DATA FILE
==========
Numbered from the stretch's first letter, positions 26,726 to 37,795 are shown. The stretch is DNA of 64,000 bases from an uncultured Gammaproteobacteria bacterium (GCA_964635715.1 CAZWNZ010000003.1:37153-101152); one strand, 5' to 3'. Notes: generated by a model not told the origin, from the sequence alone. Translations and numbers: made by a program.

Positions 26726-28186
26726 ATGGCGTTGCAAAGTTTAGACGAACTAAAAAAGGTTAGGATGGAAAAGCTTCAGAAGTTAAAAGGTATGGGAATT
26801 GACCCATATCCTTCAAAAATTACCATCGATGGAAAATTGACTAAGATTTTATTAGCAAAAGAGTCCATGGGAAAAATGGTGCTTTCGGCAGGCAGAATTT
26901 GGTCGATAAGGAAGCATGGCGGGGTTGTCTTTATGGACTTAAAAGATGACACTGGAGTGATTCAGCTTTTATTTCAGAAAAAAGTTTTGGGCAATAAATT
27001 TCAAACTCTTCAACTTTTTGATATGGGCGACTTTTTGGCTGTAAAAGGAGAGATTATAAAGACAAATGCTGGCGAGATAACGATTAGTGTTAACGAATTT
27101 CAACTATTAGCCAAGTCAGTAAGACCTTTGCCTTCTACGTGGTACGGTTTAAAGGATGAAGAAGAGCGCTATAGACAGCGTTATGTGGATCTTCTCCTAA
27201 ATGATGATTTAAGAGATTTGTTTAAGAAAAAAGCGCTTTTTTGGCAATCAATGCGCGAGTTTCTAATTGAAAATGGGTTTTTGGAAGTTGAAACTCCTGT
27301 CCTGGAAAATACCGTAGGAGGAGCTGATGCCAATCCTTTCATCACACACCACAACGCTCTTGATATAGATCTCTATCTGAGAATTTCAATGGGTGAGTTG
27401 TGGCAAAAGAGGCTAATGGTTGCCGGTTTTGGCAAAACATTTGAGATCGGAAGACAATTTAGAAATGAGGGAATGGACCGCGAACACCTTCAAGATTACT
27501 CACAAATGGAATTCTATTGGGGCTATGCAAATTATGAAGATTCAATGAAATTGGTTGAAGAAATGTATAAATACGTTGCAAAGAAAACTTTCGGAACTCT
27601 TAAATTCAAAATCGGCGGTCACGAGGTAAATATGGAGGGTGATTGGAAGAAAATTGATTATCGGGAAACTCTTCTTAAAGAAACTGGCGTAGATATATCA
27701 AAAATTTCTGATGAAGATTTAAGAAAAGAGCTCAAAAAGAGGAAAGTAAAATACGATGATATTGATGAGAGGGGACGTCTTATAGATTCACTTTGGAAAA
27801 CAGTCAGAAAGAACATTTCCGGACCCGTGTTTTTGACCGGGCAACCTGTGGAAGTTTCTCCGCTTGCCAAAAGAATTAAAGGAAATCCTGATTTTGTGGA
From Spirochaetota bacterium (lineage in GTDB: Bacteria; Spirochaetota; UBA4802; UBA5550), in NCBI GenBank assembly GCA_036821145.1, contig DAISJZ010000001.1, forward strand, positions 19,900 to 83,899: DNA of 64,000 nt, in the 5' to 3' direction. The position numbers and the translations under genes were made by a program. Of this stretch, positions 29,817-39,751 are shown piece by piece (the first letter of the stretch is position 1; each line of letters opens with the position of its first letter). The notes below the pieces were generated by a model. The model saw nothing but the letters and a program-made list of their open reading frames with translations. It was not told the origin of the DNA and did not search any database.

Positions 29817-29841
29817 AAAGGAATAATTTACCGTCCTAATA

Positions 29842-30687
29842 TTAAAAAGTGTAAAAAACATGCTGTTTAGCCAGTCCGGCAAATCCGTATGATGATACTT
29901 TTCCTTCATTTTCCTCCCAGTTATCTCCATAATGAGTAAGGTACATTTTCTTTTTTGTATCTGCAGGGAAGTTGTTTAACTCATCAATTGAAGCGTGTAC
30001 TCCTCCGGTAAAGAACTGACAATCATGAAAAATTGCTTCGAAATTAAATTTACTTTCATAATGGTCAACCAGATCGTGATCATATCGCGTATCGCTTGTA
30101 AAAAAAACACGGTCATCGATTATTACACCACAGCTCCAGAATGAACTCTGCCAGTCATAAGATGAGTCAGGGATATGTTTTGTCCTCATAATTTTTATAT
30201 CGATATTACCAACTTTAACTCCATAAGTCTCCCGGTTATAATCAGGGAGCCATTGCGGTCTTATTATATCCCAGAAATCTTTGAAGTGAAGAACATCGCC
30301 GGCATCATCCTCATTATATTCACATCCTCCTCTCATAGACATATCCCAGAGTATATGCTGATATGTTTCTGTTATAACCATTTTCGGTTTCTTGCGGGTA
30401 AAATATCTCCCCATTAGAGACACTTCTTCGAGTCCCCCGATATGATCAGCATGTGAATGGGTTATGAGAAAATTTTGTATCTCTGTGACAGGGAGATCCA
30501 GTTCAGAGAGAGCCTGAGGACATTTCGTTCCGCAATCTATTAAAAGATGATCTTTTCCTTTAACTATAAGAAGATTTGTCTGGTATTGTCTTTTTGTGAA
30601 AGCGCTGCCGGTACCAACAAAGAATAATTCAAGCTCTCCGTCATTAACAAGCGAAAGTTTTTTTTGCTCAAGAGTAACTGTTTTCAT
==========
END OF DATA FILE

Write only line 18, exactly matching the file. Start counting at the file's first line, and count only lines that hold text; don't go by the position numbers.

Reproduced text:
Positions 29842-30687